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Negative Oil Prices Are Just The Beginning of Energy Market Wackiness

By Travis Hoium – Updated Apr 21, 2020 at 5:19PM

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Negative oil prices could end soon, but they may be back a month from now. Here's why.

Oil prices plunged to negative $40 per barrel on Monday in what is becoming a perfect storm for oil markets. Demand for oil is down, storage is filling up, and traders are trying to unload the paper oil they own before they have to take delivery of actual oil. 

How can oil trade at negative prices? Will you see a break at the pump? Should we expect oil prices to go higher in the coming days, weeks, or months? Here's what you should know about oil trading and how it affects the economy, oil stocks, and you. 

Oil wells with a setting sun in the background

Image source: Getty Images.

Oil prices aren't really the price of oil

When the price of oil is quoted, it's not the price of an actual barrel of oil that's being quoted -- it's a contract to buy oil in the future, or the price of a futures contract. The standard way oil prices are quoted is to use the shortest-term oil futures contract currently trading, which is the May 2020 contract. According to the terms of this contract, oil must be delivered to designated locations in Cushing, Oklahoma, between May 1 and May 30, 2020. To prepare for physical delivery, trading on this contract closes on April 21, 2020 (today) and officially settles. Anyone holding a contract has to deliver oil per the contract's terms, which include this language:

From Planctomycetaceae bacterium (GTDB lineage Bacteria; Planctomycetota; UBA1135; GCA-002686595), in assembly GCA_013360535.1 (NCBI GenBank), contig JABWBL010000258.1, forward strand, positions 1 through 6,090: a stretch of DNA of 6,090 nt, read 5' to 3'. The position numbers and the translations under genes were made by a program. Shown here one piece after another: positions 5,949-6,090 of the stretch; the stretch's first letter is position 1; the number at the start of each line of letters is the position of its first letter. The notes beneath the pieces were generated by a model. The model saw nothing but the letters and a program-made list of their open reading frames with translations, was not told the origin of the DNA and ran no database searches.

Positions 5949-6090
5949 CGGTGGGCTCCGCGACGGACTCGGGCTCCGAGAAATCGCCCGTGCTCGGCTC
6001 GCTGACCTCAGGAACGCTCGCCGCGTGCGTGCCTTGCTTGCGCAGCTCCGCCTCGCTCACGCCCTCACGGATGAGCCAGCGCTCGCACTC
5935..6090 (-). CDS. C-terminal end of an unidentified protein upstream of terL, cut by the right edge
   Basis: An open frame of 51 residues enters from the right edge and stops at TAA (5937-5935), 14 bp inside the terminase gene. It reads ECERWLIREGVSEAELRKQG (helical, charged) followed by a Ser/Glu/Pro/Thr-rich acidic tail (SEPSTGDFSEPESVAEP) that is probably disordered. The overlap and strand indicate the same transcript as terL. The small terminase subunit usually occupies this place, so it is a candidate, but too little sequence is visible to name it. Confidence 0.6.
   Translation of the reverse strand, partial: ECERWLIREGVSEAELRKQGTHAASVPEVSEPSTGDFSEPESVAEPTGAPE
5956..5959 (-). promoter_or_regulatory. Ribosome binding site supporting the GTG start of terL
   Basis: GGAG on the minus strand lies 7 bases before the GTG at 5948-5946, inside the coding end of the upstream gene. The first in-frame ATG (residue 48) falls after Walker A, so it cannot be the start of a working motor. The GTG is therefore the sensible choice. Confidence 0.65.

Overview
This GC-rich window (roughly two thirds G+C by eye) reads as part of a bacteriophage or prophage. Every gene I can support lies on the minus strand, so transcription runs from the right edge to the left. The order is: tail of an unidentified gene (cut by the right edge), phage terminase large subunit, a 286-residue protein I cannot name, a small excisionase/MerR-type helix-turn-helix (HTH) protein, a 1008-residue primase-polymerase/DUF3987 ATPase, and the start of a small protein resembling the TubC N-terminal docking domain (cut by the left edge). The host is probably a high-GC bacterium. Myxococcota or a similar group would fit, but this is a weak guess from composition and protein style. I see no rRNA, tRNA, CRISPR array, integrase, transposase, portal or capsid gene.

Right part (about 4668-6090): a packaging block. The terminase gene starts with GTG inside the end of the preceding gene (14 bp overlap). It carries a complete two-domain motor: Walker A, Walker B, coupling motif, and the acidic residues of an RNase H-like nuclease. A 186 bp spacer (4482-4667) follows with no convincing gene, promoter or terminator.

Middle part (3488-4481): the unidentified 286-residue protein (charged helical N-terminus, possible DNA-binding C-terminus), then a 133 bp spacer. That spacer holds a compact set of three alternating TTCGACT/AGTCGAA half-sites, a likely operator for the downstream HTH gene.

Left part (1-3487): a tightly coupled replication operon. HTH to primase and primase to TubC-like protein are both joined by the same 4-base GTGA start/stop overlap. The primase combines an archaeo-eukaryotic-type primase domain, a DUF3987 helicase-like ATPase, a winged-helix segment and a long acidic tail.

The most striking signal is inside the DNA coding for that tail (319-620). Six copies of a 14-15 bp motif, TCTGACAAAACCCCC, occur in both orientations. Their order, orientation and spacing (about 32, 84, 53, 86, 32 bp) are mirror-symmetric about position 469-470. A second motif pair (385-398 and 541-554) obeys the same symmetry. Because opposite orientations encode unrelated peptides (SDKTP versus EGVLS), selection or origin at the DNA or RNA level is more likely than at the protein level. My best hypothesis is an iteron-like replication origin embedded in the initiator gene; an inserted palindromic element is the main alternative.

Delivery shall be made free-on-board ("F.O.B.") at any pipeline or storage facility in Cushing, Oklahoma with pipeline access to Enterprise, Cushing storage or Enbridge, Cushing storage. Delivery shall be made in accordance with all applicable Federal executive orders and all applicable Federal, State and local laws and regulations.

Tomorrow, the officially quoted price for oil will change from the May 2020 contract to the June 2020 contract, which settles on May 19 and has delivery required in June 2020. 

The nuance to the headline numbers we see for oil is that it's not really physical oil that's trading hands, it's paper that promises the future delivery of oil. And that distinction is where the problems have come in. 

Storage fills up quickly

Usually, closing out oil positions near the end of the contract's trading window isn't a problem, but these aren't normal times. The worst-case scenario normally would be that a trader would have to take physical delivery of oil, but they could rent space in an oil facility in Cushing, Oklahoma, and sell their product into the distribution market. But Cushing facilities are hitting their 76 million barrels of capacity, because demand for oil has fallen as much as 50% over the last month, and production hasn't fallen enough to match.